Funeral for Private Peloquin
Hundreds of mourners lined the streets of a Laurentian town on Saturday to pay their final respects for a Canadian soldier.
Funeral services were held in Brownsburg-Chatham for 20 year old Private Alexandre Peloquin.
He was killed on June 8 when he stepped on an explosive device.
The 119th Canadian soldier to die in Afghanistan, Peloquin was part of a team working to disarm and dismantle improvised explosives scattered on roadways in the Panjwai district.
As Peloquin's flag-covered coffin entered Saint-Louis-de-France church, the community stood a silent vigil.
Childhood friends of Peloquin's father were among those who came out to support the Peloquin family at this most difficult time.
"Three or four days ago I met [Alexandre's father Jacques] on the street," said Daniel Lupin.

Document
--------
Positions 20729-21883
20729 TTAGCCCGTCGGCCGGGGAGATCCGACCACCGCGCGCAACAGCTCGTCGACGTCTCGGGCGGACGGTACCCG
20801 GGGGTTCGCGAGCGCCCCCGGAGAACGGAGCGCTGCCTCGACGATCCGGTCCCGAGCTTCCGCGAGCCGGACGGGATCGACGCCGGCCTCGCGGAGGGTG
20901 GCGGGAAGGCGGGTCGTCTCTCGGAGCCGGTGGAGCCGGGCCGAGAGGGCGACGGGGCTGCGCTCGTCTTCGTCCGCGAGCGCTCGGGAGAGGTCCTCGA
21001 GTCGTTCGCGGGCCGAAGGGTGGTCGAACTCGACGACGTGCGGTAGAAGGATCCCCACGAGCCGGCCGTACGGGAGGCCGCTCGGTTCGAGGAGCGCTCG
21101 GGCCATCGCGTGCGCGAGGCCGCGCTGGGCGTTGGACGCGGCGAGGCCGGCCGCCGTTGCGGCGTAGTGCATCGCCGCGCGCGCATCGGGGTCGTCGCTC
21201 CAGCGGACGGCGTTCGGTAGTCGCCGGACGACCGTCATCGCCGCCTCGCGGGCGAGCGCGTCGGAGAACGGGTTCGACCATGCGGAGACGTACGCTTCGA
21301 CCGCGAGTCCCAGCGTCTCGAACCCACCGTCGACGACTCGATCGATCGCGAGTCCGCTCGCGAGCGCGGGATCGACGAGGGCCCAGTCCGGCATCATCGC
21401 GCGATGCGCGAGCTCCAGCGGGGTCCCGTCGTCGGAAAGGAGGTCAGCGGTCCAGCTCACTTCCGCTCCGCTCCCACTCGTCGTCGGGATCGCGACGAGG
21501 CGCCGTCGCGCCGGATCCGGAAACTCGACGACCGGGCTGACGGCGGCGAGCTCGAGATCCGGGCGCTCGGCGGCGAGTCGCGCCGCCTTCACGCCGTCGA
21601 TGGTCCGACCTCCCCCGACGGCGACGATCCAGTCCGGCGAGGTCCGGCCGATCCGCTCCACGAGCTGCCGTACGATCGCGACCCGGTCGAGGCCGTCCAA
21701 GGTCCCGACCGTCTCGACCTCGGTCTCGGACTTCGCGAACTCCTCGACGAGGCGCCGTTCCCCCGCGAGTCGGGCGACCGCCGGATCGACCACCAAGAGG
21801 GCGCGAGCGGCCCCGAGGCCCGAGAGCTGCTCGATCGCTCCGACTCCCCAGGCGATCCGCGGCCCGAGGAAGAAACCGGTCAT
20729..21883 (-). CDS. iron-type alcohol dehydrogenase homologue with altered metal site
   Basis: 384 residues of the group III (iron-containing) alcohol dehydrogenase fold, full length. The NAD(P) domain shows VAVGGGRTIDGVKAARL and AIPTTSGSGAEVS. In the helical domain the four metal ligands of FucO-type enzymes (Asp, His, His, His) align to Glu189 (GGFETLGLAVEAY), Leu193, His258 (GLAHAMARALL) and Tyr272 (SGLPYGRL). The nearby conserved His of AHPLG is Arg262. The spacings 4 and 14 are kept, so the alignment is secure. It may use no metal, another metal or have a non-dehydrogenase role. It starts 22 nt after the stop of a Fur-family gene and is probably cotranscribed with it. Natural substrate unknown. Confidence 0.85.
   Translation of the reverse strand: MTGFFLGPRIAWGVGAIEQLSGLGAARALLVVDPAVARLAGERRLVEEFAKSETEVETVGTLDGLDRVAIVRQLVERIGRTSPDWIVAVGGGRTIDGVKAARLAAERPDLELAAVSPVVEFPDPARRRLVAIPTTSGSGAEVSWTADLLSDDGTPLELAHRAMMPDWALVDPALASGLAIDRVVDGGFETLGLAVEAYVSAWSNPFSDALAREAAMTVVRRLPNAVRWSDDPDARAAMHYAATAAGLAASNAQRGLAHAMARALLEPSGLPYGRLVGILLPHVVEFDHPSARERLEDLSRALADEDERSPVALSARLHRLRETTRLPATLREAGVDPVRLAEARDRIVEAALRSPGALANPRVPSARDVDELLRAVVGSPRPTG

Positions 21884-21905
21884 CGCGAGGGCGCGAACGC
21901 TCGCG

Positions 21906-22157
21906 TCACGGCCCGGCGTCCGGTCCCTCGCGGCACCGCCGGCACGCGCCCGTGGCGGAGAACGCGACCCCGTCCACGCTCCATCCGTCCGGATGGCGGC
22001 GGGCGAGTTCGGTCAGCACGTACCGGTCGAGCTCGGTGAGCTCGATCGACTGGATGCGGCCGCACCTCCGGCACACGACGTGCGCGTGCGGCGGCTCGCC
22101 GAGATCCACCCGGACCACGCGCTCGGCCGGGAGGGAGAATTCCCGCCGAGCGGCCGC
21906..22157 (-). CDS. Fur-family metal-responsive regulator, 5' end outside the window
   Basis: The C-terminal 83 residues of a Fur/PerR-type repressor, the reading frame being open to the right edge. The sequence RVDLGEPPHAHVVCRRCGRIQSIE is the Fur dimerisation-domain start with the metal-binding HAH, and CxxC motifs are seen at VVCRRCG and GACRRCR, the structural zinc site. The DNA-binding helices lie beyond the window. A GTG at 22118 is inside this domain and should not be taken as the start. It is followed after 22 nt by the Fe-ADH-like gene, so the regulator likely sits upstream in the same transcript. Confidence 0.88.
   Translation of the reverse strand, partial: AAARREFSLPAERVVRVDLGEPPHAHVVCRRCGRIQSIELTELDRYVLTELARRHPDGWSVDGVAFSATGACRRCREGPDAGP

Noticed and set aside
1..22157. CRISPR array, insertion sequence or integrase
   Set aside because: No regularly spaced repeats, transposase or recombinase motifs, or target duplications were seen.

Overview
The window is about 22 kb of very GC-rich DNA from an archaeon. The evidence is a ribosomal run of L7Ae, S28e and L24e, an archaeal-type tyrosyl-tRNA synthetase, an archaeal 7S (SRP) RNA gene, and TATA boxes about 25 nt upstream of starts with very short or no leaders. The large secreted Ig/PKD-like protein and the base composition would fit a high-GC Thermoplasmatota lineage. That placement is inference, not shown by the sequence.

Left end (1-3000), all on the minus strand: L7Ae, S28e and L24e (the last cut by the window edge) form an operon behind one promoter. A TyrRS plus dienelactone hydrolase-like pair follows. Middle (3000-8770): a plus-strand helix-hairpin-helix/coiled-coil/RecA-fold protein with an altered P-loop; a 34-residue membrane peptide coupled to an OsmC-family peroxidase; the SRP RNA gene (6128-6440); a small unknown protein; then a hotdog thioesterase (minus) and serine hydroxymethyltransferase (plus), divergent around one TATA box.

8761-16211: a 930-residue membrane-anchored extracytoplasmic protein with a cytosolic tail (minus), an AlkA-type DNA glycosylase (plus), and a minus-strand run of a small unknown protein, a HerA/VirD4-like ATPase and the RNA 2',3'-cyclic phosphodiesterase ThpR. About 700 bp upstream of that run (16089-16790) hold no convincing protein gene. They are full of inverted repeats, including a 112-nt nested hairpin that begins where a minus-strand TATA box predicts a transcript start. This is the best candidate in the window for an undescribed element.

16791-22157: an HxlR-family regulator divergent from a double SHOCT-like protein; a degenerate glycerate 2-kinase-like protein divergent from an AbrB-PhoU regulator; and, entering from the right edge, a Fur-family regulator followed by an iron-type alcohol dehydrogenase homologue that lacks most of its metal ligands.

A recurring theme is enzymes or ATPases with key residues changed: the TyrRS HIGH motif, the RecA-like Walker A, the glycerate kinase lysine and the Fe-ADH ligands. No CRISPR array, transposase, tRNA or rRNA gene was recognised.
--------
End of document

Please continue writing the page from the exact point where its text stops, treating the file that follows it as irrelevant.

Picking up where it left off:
"There was just too many people. He just lives about five minutes from here. We didn't bother him and all that, I just happened to see him on the street."
"It's a show of respect too," said Michael Larocque, "towards the army and what our soldiers do for us anyway. That's why I'm here anyway, to show my respect. I appreciate it."
During the ceremony, many of Peloquin's friends and relatives wore t-shirts with the superman logo.
He was a life-long fan of comics and superheroes, but in the end proved to be just as vulnerable as any man.
Members of the honour guard bowed their heads as the coffin bearing Peloquin's remains was taken from the church.
They then gave a final salute to their fallen comrade.
These veterans did not know Peloquin or his family, but they've made it their mission to attend as many military funerals as they can.
"He's one of us, he died for us and we respect that and we want to get everybody involved to show them they don't do that for nothing," said Gaetan Couture.
The army chaplain who presided over the funeral met Peloquin last year after he completed basic training. He says he was a natural leader.
"I think he was kind of - not an idol but someone who set the standard for his friends," said Captain Claude Pigeon.